The steering wheel boss also has a small TFT screen, as does the centre-mounted rocker switch for selecting Drive. 

Driving is a delicious anti-climax. Foot on brake, I rock the centre switch into Drive. With a gentle push on the accelerator, we roll off the mark in near-silence, the promise of electric car precision and refinement instantly obvious. The car gathers way easily. Too easily, actually, for the confines of a hangar. I back off, but there isn't much engine braking. Regenerative braking would (and will) fix that. 

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The steering is pretty wooden and lacks self-centring, but that hardly matters. We know Vauxhall can make cars steer well. What’s fascinating is the amazing freedom afforded by a windscreen that becomes a roof. Also by the thin pillars and the satisfying view of a shapely bonnet. 

The car feels very small yet the view is great. The cabin is light and airy like nothing in production. The decor is elegantly simple, and the Pure Panel has a clarity I’d like in the Mercedes S-Class I’m about to drive home. Adams reckons cars of the future will be better than ever – because customers won’t accept less, and even if they did, designers wouldn’t allow it. So the future’s bright, and the GT X is proof.

Read more

Vauxhall eCorsa name confirmed for 2020 electric hatchback​

Sporty Vauxhall GT X concept hints at firm’s design future​

How to design a new Vauxhall - an Autocar exclusive​

Steve Cropley

Steve Cropley Autocar
Title: Editor-in-chief

Steve Cropley is the oldest of Autocar’s editorial team, or the most experienced if you want to be polite about it. He joined over 30 years ago, and has driven many cars and interviewed many people in half a century in the business.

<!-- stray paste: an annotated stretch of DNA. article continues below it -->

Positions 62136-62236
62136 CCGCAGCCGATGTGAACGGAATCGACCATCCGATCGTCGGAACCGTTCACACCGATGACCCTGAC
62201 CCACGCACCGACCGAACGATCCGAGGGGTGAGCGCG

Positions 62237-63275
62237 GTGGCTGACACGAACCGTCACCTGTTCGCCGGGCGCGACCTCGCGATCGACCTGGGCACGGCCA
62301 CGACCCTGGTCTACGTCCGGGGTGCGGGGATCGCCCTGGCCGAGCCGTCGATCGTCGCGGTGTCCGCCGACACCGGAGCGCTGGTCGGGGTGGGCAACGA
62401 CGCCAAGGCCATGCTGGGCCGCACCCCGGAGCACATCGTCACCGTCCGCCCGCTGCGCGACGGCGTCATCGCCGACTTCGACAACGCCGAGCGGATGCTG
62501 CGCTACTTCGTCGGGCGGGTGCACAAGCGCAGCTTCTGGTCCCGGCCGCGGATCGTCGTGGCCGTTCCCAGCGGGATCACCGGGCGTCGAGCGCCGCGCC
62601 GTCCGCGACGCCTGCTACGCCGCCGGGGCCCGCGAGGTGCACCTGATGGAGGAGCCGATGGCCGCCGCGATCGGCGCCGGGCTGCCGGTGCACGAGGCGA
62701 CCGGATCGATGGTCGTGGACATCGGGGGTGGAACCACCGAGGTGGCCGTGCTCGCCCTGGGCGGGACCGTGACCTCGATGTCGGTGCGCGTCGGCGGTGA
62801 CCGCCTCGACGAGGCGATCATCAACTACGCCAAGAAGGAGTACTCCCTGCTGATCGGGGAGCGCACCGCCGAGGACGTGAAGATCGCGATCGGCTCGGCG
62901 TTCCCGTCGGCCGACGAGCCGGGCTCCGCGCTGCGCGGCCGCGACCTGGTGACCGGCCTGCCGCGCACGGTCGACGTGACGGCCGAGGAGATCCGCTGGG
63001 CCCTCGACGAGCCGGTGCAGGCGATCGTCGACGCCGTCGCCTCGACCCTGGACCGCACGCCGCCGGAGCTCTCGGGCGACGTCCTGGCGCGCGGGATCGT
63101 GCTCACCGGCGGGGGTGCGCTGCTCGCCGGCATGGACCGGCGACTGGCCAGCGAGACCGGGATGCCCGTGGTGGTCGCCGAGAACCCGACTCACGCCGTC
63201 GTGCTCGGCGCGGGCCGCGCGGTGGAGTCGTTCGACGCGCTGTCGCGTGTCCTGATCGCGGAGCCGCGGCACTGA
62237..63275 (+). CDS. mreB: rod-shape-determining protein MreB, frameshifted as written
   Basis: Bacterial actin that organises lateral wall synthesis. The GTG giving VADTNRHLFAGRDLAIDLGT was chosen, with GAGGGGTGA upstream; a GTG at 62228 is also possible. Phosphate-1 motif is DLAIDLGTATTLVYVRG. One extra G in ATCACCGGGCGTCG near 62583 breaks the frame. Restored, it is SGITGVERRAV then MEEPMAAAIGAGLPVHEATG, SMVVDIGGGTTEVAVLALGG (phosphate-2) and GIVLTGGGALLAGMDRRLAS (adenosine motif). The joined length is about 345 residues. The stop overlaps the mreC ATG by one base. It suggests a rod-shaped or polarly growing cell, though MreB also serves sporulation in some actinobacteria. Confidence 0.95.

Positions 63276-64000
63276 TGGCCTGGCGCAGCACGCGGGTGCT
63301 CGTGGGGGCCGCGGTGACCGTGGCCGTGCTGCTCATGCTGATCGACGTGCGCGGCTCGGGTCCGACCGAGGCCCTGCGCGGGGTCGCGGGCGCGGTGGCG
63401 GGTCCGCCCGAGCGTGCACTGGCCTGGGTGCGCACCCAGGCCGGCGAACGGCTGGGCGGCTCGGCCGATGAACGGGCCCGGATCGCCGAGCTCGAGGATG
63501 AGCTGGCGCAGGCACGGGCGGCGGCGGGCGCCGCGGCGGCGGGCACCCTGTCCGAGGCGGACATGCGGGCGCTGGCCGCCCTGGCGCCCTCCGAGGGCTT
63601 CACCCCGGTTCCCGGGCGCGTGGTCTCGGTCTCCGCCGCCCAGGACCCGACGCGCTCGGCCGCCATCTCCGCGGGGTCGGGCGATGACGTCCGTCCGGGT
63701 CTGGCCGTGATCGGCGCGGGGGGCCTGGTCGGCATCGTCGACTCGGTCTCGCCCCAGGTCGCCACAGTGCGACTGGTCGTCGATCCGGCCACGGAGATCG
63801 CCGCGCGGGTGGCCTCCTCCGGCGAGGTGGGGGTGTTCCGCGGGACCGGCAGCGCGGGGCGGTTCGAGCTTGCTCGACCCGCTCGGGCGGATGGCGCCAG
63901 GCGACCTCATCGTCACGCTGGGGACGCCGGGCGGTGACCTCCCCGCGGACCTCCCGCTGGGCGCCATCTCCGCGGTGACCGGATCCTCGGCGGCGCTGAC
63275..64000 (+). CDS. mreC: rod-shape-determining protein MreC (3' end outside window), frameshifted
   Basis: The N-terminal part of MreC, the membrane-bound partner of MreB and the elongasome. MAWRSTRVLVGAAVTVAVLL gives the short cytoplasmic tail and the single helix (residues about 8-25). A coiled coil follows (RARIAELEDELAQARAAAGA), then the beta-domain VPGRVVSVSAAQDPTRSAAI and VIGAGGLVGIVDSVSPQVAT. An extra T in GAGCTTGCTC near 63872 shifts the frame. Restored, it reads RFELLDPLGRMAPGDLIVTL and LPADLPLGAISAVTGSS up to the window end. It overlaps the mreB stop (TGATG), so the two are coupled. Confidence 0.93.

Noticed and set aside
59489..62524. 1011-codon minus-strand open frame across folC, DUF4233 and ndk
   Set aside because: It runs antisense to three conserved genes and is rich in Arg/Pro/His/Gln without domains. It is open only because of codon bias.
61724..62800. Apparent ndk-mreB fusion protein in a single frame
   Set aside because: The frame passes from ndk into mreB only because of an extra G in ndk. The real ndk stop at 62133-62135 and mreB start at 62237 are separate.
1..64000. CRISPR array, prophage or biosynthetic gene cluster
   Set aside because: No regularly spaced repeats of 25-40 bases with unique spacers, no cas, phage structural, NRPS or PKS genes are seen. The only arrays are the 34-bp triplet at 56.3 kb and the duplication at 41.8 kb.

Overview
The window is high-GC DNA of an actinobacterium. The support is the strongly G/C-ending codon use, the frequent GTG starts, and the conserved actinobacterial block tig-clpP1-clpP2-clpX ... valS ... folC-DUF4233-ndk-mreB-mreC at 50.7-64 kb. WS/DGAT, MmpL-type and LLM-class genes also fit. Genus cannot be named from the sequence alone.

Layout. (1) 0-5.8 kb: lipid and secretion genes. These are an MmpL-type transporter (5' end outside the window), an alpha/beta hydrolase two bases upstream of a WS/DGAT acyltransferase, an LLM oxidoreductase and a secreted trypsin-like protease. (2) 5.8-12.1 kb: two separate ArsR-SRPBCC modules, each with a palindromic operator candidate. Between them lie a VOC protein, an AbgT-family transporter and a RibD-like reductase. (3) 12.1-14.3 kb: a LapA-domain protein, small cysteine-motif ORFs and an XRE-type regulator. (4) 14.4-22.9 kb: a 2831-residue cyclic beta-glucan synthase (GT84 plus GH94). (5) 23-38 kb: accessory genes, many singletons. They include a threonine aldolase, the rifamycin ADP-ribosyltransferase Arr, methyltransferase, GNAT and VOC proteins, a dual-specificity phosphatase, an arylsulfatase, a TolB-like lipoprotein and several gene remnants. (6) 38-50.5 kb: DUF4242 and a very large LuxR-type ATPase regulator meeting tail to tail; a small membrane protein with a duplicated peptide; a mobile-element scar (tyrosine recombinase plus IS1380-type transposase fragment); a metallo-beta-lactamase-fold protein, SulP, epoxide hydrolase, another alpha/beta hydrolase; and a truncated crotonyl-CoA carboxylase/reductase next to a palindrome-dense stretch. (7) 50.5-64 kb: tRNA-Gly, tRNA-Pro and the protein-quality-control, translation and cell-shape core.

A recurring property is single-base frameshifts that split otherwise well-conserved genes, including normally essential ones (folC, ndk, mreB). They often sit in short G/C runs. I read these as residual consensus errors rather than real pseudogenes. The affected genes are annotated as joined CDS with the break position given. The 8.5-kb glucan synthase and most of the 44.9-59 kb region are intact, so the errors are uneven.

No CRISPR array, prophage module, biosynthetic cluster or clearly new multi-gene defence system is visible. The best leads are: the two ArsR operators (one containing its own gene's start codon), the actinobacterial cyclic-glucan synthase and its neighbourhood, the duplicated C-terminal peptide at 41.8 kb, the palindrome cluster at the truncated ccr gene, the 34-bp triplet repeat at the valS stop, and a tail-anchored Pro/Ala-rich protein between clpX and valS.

Cropley, who regards himself as the magazine’s “long stop”, has seen many changes since Autocar was a print-only affair, but claims that in such a fast moving environment he has little appetite for looking back. 

He has been surprised and delighted by the generous reception afforded the My Week In Cars podcast he makes with long suffering colleague Matt Prior, and calls it the most enjoyable part of his working week.

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skierpage 23 November 2018

Post-2020 concepts not good enough

Electric Opel Corsa *not* on a dedicated platform in 2020, and then this thing? Way to be a slow follower. Has PSA announced billions in battery purchases, investments, and factories?
Peter Cavellini 21 November 2018

Only if....

  won’t be made here will it, because if Ellesmere get shut, it’ll wear an Opel badge!

kboothby 21 November 2018

Ellesmere Port...

Sory to be pedantic Peter, It is Ellesmere Port or just "the port" round these parts, Ellesmere is a Shropshire town at 'tother end of the canal.. :)

That bloke 21 November 2018

Why is it left-hand drive? 

Why is it left-hand drive?  It's an Opel, isn't it?  Let's just have honesty, here.  "Russelsheim-based designers".  There's NOTHING Vauxhall here, ffs, so why lie?

FMS 21 November 2018

That bloke wrote:

That bloke wrote:

Why is it left-hand drive?  It's an Opel, isn't it?  Let's just have honesty, here.  "Russelsheim-based designers".  There's NOTHING Vauxhall here, ffs, so why lie?


You want to know why?. The same reasoning that a great number of new cars, their brochures and other promo material, ferature LHD, is that the vast majority of cars sold, are LEFT HAND DRIVE, so the makers are showing the majority buying group (pandering as you might stupidly call it), what exactly they will be getting. You want honesty?.


Why must you use swearing abbreviations?. What on earth is so frustrating you about this topic?. Honestly, these columns would lose nothing by your absence. Now, what have you got to say?.